9. Drop-Shot

    Drop-Shot Super Member

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    I too tried them and replaced them with solid mounts,but a few years ago I saw a set up that I thought would be nice.Solid mounts with a williams rear site on top of the ring and on the front mount was a blade,kinda like a short pistol site set up.I used them(they were very expensive)one season and those sites and front blade hung up on every rifle soft case I had and damaged an old favorite.Would catch on clothing or any other gear I carried.The next season I had the old solid leupold mounts back on.Just my experience.Drop-Shot
     
  10. luvtohunt.com

    luvtohunt.com Guest

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    Just as a follow up. I had friend who had an extreme accuracy problem on his 7mm mag. As soon as we pulled the see through mounts off, his accuracy improved dramatically. Drop shot is right, your head and site alignment gets all out of whack.

    Take them off, round file them, and get a good set of solid mounts. There by my humble opinion.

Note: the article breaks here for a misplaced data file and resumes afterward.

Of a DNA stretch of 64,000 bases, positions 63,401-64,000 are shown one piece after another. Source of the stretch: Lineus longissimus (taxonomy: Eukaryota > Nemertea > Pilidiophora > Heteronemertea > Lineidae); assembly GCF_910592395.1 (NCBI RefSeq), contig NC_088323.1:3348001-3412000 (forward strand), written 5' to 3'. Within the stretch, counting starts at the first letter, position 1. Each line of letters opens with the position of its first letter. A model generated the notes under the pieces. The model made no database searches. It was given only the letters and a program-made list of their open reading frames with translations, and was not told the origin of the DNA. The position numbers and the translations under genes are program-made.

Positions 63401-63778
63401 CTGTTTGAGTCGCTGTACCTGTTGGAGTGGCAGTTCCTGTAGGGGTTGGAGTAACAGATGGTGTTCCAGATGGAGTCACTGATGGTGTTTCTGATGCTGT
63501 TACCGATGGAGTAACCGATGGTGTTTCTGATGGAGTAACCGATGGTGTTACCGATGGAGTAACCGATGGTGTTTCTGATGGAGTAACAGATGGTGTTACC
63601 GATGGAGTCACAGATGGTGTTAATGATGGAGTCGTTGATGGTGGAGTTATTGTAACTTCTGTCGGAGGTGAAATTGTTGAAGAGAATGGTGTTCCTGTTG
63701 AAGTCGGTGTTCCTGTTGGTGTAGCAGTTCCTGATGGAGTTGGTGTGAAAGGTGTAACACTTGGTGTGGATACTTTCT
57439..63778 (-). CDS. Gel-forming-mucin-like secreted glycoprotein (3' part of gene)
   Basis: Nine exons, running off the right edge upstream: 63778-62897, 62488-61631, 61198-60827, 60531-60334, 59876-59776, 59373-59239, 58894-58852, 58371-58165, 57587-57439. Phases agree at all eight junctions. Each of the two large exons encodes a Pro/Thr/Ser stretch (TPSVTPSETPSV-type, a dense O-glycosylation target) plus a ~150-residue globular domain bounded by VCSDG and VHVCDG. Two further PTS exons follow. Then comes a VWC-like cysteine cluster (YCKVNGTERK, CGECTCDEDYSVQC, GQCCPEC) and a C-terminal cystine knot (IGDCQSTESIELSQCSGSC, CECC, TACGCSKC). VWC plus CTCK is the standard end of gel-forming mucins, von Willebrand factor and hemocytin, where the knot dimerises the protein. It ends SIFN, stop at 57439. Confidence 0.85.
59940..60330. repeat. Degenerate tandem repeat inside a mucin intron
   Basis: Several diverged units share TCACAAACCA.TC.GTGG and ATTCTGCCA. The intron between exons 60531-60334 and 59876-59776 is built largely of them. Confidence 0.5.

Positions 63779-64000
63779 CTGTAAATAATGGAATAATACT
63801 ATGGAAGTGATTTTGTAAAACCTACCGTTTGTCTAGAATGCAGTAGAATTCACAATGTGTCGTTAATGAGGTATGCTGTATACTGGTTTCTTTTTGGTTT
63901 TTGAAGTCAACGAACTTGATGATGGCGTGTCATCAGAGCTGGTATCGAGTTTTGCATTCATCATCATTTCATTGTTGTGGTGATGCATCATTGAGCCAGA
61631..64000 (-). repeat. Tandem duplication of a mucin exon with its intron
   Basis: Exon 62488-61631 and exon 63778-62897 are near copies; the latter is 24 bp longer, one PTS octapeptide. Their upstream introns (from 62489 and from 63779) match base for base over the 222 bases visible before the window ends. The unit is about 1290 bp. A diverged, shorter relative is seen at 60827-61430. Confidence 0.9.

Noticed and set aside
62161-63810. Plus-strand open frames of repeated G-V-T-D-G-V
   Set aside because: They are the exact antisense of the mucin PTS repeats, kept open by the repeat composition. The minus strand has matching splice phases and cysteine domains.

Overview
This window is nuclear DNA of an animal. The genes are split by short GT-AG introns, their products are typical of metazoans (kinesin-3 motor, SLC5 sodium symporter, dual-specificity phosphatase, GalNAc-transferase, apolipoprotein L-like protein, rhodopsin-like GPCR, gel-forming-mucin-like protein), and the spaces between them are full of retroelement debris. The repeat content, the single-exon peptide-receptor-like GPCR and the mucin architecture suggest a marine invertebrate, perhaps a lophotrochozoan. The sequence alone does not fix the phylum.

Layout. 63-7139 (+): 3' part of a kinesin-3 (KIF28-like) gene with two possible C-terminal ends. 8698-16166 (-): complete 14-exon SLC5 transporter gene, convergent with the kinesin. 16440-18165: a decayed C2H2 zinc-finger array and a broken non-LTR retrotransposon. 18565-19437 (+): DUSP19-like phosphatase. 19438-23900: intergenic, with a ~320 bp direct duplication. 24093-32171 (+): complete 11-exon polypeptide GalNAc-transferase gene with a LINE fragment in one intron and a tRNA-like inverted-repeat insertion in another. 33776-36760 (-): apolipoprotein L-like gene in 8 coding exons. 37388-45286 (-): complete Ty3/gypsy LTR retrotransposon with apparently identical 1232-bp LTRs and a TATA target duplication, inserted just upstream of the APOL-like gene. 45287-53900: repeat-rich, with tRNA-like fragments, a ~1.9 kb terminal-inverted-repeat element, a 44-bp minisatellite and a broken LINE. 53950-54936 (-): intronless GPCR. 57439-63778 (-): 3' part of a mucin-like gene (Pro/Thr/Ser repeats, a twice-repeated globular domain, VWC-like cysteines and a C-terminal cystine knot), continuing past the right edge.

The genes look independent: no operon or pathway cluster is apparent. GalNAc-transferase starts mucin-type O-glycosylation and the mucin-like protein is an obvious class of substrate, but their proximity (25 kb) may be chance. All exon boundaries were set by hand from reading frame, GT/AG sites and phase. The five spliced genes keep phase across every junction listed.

Kelsey
    http://www.luvtohunt.com
     
  11. [Smoke]

    [Smoke] Active Member

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    I have some on my marlin 45/70. They work pretty good for me. What surprized me the most is, not only did they work well for the open sights, but it raised the scope up perfectly so I don't have to tighten up on the stock so much. I also don't have to worry about getting clocked in the forehead. For me it made shooting with the scope much more comfortable.
     
  12. mak48

    mak48 Guest

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    NO, absolutely do not use them, please. I'd hate to see another fellow shooter make a bad shot on a target or worse, wound an animal because his head was off the stock and floating to see the scope. I have a friend that even grinds down his scope bases to get it as close to the action as possible, he is a wicked (excuse my new england terminology) good shot too. just get a good variable magnification scope and leave it on its lowest setting for "fast target aquisition" and if you see a deer, or whathaveyou, at a distance u should be able to power up the scope and take your shot.